This action performed by a Web reader lies at the equator that separates media buyers from media sellers and the more it's discussed, the hotter the topic gets. This difference in perspective comes down to a simple question of pull versus push.
Maggie Boyer, formerly of Avenue A, taught me how important it was not to wrestle control out of the hands of the user, but rather, guide them to a desired destination.
Yet most online campaigns do not appear to have a creative strategy that guides to click-through. It has become an "either/or" decision. Either the ads reach out and pull a reader by their thumbs to an advertiser's Web site, or they do not creatively ask a reader to click-through at all, but rather entice readers to view a brand's message within a dynamic format.
Many observers on the publishing side say the importance of click-through has diminished over the past few years. Personally, I think it is hibernating until it can rise up and further devour the value of an ad expression.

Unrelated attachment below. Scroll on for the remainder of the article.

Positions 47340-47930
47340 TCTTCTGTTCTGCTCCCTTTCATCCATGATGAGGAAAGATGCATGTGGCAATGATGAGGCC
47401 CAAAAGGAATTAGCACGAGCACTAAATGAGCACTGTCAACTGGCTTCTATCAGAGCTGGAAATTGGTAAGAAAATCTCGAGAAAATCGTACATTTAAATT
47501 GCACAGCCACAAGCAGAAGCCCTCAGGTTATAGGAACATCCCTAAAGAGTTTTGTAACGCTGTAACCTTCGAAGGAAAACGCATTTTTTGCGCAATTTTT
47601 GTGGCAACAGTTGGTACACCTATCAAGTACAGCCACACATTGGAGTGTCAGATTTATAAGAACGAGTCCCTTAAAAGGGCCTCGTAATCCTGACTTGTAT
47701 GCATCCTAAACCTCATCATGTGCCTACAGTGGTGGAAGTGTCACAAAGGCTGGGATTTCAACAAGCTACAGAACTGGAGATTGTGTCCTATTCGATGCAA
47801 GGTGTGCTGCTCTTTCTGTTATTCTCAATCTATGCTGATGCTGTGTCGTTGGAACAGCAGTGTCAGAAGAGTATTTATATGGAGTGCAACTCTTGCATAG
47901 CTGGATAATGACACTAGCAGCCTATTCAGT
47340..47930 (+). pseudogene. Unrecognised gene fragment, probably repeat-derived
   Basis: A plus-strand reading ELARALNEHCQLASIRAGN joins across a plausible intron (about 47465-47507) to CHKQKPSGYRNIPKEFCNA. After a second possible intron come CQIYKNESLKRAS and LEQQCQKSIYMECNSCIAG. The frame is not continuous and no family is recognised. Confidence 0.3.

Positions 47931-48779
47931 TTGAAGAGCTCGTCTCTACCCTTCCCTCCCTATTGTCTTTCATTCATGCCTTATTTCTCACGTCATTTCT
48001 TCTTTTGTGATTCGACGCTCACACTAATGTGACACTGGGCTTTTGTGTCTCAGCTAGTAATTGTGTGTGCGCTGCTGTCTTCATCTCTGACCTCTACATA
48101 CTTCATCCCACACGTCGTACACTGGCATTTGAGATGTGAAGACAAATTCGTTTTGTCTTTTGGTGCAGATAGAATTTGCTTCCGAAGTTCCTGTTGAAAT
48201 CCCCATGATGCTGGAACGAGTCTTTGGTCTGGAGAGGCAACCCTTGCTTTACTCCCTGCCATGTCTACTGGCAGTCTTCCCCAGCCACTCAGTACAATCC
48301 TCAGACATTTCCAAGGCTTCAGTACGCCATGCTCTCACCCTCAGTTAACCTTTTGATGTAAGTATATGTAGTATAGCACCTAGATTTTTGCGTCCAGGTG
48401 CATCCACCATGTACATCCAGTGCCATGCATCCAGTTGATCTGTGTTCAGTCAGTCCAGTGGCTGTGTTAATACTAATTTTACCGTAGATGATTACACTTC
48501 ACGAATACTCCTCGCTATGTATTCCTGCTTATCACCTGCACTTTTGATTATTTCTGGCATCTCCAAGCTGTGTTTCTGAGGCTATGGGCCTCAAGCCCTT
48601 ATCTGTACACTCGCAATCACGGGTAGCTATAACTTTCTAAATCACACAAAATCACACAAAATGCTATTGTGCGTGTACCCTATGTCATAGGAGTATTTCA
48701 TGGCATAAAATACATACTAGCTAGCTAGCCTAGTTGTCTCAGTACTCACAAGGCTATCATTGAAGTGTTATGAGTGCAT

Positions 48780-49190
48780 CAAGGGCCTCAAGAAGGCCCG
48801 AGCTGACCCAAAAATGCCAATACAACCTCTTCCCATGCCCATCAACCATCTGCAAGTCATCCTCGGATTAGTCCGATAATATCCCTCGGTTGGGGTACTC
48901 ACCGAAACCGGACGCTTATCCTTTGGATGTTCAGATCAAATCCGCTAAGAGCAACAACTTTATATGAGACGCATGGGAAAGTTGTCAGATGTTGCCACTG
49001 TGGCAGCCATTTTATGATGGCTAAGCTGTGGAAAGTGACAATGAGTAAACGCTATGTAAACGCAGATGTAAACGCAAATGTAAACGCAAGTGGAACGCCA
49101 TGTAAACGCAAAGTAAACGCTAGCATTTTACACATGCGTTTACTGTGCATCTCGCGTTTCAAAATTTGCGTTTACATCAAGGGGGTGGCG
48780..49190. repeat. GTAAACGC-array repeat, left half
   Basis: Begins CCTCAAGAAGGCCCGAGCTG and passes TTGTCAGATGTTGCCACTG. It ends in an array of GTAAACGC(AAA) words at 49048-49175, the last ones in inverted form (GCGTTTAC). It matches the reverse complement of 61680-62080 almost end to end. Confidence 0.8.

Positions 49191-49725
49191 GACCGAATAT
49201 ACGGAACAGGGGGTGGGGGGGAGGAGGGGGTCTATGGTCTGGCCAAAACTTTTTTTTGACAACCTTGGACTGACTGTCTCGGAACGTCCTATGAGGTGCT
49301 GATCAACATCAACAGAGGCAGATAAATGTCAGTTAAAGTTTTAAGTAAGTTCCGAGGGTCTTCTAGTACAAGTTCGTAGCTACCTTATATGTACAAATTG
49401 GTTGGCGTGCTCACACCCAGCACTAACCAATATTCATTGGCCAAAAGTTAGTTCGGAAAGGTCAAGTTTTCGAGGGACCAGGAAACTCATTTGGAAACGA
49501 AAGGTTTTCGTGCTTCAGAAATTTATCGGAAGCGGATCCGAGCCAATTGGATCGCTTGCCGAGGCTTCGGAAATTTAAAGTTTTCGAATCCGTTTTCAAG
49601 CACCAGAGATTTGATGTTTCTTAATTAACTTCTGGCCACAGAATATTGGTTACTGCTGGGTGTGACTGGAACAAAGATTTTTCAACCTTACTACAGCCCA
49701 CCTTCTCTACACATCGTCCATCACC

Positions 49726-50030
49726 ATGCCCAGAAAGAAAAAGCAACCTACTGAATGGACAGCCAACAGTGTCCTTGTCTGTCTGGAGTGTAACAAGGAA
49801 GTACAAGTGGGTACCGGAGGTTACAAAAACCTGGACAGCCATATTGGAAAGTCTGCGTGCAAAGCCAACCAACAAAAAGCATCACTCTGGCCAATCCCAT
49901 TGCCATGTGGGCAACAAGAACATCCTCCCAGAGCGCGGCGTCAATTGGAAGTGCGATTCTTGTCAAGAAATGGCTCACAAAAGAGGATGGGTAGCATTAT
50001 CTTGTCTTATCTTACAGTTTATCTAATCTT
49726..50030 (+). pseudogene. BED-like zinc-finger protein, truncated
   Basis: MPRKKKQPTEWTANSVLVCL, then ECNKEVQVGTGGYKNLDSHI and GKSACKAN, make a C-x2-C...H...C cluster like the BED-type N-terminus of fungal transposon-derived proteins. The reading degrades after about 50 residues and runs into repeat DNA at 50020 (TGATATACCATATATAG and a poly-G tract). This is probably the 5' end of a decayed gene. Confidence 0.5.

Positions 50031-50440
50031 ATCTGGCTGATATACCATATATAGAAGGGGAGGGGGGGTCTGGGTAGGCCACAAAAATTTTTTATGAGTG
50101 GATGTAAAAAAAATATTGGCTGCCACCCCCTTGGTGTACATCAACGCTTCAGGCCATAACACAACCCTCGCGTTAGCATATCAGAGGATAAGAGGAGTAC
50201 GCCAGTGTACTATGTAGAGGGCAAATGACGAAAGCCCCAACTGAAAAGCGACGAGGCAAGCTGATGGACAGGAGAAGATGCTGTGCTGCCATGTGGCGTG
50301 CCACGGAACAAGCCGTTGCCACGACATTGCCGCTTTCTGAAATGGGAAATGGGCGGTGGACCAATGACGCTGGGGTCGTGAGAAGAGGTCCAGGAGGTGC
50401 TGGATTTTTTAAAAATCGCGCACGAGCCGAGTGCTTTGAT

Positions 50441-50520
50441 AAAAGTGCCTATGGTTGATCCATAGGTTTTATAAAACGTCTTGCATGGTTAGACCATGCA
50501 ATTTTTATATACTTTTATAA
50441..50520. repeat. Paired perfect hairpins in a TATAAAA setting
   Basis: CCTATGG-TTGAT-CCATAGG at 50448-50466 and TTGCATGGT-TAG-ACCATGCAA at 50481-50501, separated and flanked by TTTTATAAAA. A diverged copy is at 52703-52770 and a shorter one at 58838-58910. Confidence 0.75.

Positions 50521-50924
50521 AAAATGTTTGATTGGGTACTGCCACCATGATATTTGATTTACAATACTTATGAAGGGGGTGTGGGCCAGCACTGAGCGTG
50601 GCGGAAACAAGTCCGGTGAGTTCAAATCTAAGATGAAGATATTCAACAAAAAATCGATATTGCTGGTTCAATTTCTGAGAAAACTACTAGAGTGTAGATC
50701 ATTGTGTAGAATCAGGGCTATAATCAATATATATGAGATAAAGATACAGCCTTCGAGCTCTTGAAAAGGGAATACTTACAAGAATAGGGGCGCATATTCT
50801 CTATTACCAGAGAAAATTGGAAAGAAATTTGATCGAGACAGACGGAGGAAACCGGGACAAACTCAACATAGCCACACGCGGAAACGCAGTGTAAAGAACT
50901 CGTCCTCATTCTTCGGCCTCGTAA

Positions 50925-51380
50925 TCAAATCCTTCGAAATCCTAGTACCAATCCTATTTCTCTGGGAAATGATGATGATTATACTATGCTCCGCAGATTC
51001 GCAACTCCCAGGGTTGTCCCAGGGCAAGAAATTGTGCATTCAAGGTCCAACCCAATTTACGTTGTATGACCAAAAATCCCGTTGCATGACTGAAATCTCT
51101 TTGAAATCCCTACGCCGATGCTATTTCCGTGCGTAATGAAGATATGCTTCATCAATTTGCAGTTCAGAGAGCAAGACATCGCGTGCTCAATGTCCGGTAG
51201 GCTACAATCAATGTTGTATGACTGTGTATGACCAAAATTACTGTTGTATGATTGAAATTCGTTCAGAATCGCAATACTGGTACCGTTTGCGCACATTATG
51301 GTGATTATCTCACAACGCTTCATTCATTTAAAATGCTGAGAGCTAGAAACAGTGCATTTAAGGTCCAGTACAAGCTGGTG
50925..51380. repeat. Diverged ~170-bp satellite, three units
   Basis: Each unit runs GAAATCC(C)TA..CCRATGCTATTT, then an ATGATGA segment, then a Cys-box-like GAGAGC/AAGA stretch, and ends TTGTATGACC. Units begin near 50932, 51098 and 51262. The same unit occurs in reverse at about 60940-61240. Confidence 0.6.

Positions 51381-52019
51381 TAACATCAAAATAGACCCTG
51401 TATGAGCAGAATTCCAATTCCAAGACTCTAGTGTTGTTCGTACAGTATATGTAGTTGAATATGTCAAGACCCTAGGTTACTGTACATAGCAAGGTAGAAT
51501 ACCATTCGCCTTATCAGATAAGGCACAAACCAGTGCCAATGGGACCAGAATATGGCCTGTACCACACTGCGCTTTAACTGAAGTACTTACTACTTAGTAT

At Ign.com, I tried launching an initiative in which readers who clicked on ads first landed on a co-branded page that read "Thank you for clicking." Various options, including clicking over to the advertiser's site were then presented. In addition, a clearly labeled button would return the reader back to where they came from.
This initiative never got off the ground however, because our sales team felt it would do more harm than good in the eyes of our clients.
Publishers tend to have more respect for reader attention because their business is built upon the collection and nurturing of this commodity. That's why so many have pushed back on pop-up advertising, and will tell you privately they hate selling overlays and other ad units intended to "blast the eyes" of their readers.
Media buyers on the other hand, view consumers as "targets" and a click-through represents a direct hit. And, therein lies the difference between online sellers of consumer attention and those who purchase it.